A recount of votes will be done on an Alameda County transportation sales tax measure that narrowly lost at the polls.
Measure B1 would have raised an existing half-cent transportation sales tax to a full cent and raised nearly $8 billion over three decades for roads, freeways and public transit.
The Alameda County Transportation Commission announced Thursday it is paying for a partial recount of votes.
The measure lost by 0.14 of a percent or fewer than 800 out of the 527, 403 votes cast. In need of 66.67 percent of the vote to pass, the traffic congestion fighting measure garnered 66.53 percent in the November election.
"We owe it to the 66.53 percent of the voters who supported the measure to leave no stone unturned in finding out if Measure B1 was really defeated," said Art Dao, executive director of the agency that manages the sales tax. "This is too important not to act on."
The measure would provide money to fix potholes, improve freeways, boost bus service, and provide $400 million for a BART extension to Livermore.
Many transportation leaders statewide are watching the results because passage of the measure would make Alameda the Northern California county with a full 1-cent transportation sales tax.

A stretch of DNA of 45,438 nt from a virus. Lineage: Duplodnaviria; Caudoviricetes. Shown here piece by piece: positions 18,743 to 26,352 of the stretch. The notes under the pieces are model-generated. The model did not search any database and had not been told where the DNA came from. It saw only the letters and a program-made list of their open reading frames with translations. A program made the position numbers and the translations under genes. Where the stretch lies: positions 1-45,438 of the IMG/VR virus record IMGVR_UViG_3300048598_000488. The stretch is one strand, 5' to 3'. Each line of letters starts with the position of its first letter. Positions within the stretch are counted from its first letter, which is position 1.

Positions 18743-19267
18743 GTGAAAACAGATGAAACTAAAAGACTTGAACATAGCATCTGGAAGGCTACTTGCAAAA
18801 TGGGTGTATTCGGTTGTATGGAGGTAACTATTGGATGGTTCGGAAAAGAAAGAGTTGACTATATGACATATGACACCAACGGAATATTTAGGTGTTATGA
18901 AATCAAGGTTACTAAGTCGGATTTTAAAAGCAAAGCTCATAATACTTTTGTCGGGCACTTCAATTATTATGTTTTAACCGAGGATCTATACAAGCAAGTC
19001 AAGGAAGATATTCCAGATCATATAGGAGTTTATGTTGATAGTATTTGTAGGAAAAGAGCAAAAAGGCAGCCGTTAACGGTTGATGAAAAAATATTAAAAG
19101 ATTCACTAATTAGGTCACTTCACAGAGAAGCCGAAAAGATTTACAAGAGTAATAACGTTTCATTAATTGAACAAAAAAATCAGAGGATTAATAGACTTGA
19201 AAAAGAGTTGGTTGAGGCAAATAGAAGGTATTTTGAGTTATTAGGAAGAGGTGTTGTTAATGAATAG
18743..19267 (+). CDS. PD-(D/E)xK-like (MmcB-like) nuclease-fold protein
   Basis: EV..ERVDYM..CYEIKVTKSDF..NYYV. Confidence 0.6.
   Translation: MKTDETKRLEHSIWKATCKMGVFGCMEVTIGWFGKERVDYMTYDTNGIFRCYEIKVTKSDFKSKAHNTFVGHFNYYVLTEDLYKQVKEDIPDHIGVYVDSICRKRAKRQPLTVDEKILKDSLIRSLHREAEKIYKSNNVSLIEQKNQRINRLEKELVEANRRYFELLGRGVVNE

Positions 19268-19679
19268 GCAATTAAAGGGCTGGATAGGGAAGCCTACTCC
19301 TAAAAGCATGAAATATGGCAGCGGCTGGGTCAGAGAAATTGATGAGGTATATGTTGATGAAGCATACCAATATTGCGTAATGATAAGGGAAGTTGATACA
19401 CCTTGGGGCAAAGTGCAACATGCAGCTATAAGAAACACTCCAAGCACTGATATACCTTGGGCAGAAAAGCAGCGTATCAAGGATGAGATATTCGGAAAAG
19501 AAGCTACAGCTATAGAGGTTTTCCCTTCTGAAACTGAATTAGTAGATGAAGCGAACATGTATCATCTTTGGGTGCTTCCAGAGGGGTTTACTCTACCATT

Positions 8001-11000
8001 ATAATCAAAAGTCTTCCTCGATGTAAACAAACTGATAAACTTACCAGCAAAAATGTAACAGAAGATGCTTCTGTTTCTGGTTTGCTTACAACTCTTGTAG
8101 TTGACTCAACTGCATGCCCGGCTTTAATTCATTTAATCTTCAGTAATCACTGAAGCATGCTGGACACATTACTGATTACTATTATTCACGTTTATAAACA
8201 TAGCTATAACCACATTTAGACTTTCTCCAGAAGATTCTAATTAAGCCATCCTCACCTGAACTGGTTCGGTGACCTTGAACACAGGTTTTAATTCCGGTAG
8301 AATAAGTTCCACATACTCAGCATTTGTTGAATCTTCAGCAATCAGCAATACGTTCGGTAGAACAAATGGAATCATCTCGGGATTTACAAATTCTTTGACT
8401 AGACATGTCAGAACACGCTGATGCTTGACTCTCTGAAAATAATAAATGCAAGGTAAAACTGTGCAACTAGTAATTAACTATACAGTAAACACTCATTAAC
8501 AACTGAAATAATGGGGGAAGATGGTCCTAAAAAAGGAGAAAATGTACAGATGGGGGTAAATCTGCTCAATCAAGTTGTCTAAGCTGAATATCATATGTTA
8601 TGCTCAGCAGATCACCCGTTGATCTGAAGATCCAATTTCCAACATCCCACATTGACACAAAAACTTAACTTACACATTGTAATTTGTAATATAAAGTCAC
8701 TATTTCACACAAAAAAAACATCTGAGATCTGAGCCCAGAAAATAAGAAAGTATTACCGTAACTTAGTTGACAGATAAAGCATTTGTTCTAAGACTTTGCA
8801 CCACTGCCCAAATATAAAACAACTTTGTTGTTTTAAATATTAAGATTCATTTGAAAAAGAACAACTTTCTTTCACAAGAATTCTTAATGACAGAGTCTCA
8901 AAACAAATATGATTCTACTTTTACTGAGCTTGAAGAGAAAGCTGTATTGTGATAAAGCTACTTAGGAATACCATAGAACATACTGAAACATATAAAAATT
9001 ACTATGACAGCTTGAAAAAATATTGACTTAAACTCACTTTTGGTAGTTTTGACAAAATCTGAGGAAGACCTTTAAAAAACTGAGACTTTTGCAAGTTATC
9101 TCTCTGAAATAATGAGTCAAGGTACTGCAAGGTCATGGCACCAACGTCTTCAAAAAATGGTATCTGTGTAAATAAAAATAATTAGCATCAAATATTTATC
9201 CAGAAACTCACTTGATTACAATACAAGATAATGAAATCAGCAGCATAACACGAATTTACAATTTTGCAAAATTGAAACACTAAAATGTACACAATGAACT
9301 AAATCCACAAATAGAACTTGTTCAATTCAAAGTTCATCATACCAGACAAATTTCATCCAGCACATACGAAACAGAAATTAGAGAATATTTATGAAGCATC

The recount likely will begin Monday, said David Macdonald, the Alameda County registrar of voters.
The Alameda County transportation agency, overseen by a 22-member panel of elected city and county officials, will pick up the $5,000 per day tab for the recount, but how long the recount will last is uncertain.
The Alameda County commission wants to start out with a partial recount before deciding whether to expand it into a full-blown one of all votes, Dao said.
The county will examine votes at some precincts in Oakland and Berkeley that strongly supported the tax increase, but had a percentage of ballots being cast with no vote made on the B1 measure.
If the partial recount results are encouraging, then the commission will pay to expand the recount, Dao said.
Dublin Mayor Tim Sbranti, also a county transportation commissioner, agreed that a recount is warranted.
"We still may not win, but we owe the majority of voters who supported us to do everything we can to see if the measure passed," he said.
Many transportation commissioners have said if B1 loses, they will put it before voters again. But that would be very costly, Sbranti said.
Dao said it's appropriate and legal to use transportation agency funds to pay for the recount. Some $1 million of agency funds were spent to put the measure on the November ballot, he added.
"Taking an incremental approach to the recount allows us to be very cautious how we spend our money," he added.
Contact Denis Cuff at 925-943-8267. Follow him at Twitter.com/deniscuff